8. S02.E09: Rosalie 2018.06.29

    Oh, thank you -- and I'm so sorry for what you went through as well. It was a horrible time. It was even worse when I grew up and realized how terribly our own government had let them down.
  9. Holy crap, @Glory, that's the best compliment ever -- you seriously just made my millennium. I'm so glad you enjoy the blog! (Obviously, I'm a little obsessed...) And I'm so glad you liked the Mind-Chess banter -- it's such a great example of the care that went into the game. I mean -- it's a BANTER -- something many many players will never even encounter at all depending on their game choices and which companions they bring with them, etc. And yet it's crafted by Patrick Weekes with so much care, and tells us so much about Bull and Solas as characters. It always kills me that Solas The fact that it's based on "The Immortal Game" just makes it even cooler.
  10. I'm so glad you posted! I'm delighted someone else here loves the game as much as I do, no matter how much time has gone by. (Side Note: I did end up playing DA2 and LOVED it once I gave it a chance -- it's not perfect, but it's a lot of fun. So please ignore my snark on that -- it's worth a playthrough and it's also doable in 12-14 hours.) And I'm so glad you're still playing and on your fourth Inquisitor! I've played several different options and characters now as well, and I still discover something new every single time. The relationships, characters, and romances are absolutely my favorite aspect as well. So much beautiful writing goes into them, and the characters really evolve or change depending on our decisions and relationships. My favorite characters are Bull and Solas, because they're so complex, but I love pretty much everyone. PS -- Just in case it's of interest, I was such a die-hard fan that I started a blog about Dragon Age ("Dumped, Drunk and Dalish") that analyzes several of the major characters and companions, and also write regularly about Dragon Age now for "The Fandomentals." I'd welcome for you to check it out and offer any further thoughts or feedback!
  11. S02.E09: Rosalie 2018.06.29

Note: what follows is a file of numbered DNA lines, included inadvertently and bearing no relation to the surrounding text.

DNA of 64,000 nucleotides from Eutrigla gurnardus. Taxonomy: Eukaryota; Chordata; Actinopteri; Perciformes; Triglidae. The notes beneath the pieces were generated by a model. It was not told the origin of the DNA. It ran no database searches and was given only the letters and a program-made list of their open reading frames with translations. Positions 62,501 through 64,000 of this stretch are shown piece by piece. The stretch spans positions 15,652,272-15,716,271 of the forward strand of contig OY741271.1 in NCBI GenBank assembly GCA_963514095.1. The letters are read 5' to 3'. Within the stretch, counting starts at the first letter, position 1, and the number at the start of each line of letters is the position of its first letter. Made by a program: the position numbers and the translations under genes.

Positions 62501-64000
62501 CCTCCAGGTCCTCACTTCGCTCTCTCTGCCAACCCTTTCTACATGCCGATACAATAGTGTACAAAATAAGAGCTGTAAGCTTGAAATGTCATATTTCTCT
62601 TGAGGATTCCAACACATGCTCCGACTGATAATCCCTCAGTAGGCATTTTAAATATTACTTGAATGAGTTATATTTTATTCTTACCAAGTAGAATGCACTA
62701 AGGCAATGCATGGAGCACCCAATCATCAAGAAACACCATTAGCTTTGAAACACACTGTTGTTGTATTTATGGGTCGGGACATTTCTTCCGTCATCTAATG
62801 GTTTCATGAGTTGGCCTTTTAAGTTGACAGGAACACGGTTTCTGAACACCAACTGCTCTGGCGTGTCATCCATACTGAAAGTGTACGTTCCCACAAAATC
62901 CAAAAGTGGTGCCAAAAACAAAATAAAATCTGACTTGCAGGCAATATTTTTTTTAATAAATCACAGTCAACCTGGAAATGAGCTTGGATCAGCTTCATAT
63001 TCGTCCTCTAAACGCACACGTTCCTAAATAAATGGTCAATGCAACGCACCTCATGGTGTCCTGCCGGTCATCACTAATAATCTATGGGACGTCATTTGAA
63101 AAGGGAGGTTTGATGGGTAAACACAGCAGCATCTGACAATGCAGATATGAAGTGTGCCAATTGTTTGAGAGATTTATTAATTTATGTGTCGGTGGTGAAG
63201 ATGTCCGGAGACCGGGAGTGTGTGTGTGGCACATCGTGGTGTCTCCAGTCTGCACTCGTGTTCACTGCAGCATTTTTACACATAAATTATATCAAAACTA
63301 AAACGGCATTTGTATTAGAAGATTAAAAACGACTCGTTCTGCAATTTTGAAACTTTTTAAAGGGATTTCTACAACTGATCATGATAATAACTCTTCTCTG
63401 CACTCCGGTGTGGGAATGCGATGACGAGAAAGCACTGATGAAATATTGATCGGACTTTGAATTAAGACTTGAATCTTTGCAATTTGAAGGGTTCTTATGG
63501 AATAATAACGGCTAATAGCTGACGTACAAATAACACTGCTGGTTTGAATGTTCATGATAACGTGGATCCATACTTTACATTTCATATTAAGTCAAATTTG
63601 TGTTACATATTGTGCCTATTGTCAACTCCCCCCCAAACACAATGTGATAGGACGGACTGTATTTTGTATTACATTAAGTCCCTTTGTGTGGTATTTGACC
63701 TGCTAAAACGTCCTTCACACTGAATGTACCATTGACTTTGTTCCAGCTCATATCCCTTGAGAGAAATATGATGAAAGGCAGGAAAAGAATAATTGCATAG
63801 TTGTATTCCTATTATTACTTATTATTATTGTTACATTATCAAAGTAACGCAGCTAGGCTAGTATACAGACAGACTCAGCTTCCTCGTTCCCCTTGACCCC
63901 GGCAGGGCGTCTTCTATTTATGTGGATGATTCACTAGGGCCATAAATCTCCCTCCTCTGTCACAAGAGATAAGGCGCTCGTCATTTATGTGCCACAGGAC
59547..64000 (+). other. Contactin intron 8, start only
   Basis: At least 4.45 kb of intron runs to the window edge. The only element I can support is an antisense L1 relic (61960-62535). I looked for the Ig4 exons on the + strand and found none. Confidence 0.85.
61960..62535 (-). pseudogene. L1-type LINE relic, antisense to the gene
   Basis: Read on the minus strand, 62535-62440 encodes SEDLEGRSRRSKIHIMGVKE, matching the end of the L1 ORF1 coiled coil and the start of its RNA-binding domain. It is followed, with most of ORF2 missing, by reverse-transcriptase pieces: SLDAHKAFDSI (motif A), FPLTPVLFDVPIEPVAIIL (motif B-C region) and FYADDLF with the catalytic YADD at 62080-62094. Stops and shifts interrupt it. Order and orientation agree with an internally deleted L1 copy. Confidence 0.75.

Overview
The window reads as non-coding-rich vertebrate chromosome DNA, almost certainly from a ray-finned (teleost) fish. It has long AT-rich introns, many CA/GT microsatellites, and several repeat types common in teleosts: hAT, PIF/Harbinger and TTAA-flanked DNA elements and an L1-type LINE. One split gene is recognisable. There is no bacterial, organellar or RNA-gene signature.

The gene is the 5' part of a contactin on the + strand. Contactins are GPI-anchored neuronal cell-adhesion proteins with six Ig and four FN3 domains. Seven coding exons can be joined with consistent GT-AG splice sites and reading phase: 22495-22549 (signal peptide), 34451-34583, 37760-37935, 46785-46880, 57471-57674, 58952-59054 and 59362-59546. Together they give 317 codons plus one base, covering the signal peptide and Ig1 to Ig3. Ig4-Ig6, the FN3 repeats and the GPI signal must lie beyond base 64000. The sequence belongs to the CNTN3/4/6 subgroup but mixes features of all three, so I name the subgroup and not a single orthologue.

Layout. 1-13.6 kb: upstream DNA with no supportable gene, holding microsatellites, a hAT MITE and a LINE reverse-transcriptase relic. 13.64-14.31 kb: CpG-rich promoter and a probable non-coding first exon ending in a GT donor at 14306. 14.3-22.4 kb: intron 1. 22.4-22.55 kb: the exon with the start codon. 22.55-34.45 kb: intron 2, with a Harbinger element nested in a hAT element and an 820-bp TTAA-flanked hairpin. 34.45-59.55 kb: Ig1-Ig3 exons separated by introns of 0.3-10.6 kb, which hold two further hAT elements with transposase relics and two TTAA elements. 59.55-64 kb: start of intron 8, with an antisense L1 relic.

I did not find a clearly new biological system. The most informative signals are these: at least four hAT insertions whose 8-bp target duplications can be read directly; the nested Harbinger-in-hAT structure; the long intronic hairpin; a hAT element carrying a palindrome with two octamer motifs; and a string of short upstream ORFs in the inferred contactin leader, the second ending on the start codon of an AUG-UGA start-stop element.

I loved this episode, with the exception of the Ruth/Sam stuff, because I scream my outrage at the television every single time there's an attempt to create chemistry between the two. They're great actors, and I buy that Maron would have a massive crush on Ruth. I do not believe, on any level, that Ruth would fall for Sam. I just don't. Setting aside the cliche that he's decades older, this is a guy who is an absolute trainwreck. Yes, he has his occasionally genuinely sweet/funny moments. Maybe even 60% of the time. But the other 40%, he's a tone-deaf cokehead capable of pretty staggering cruelty and assholery. This entire time, I've been so impressed with Ruth and Sam's friendship precisely because I thought they were selling a friendship, and as friends, each provides something wonderful for the other. I love them together when they're family. I do not, under any circumstances, want them to fuck. And the slow-dance scene here had me cursing. I just don't buy it. I hate every single minute of it. I just think it would be SO REFRESHING if this wasn't a fricking utterly predictable train-wreck romance. Them becoming family to each other would be lovely and believable. She'd have people in her life and wouldn't be alone (and would continue to find her gift for writing and performance with a great collaborator). He might finally get his shit together and get off the drugs and booze simply because he's doing work he's proud of again, and trying to be there for his daughter and friends. Although I did crack the tiniest smile at Ruth sleeping on the couch with Sam yelling at Justine to turn the music down, going, "Ruthie's trying to sleep!" But... ugh. Me too! I was literally thinking this while watching them. They were just adorable together. I've liked Chris Lowell since his time as poor thankless Piz on "Veronica Mars," and I have to really give Lowell credit -- I not only love his work as the character Bash here individually, but he also just makes everyone else better whenever he shares a scene with someone. So I love him no matter who he's with in the show -- whether poor Flor, Bash, or Debbie, or Carmen. Oh, that's right! Dani pulled the phone sleight-of-hand for Lito! (I still miss Sense8...) It broke my heart. I thought it was a superb and quietly devastating moment. When the nurse says Florian has died, Chris Lowell does this absolutely incredible thing where it's like he's trying to hold his face together from sheer will, as if he's about to break into little pieces, and... it absolutely killed me. Lowell also does this thing in that scene where his eyes start darting around the room, as if he's somehow looking for safety. And then he tries to pull himself together. And then he does it again at the very end as the song swells. Just a beautiful if incredibly sad performance from him there. I was in my teens in the mid-80s and my aunt (who was very bohemian) tended to date guys who were either bisexual or who hadn't figured out they were gay yet (it was literally my aunt's type). They always remained friends, so I had a bunch of wonderful gay uncles in my teens and then within a few years... everyone had died. All of them but one. My respect for this show would go up 10000% if Ruth sleeps with Sam and it is clearly shown to be, and realized to be, a colossal mistake by both of them. I don't think that will happen but I'd love to be wrong. Oh, you and me both. I hate it. I'm absolutely against it and am really unhappy with the show for going to such a cliched and predictable well. In a way, it was worse for me because of the scenes between Rosalie and Sam and Ruth unintentionally underlined the disparities of the situation -- Maron is 55, Sciorra is 57, and Brie is 34, but in classic film language it was obviously Brie who was supposed to be the romantic fit for Maron, and it absolutely drives me nuts. And skeeves me out. And makes me tired. I mean, this show is written and directed by a female-heavy staff, and with an overwhelmingly female cast, but of course even here, Ruth is required to fall for the aging cokehead asshole who has (on several occasions) treated her and her costars like absolute crap, all while staring at him like he's everything she ever wanted... gah. I can't. It was so much better and lovelier when I just saw them as friends who became family to one another. Kudos to your whole post. I tried to post a longer answer but the Internet ate it. Suffice it to say -- I hope Arthie and Yolanda get together (I've been shipping them since that gorgeous dance), I hope Bash has the strength to come out, even if just to himself. And I hope Ruth gets her shit together and realizes that a romance with Sam would be a mistake of earth-shattering proportions.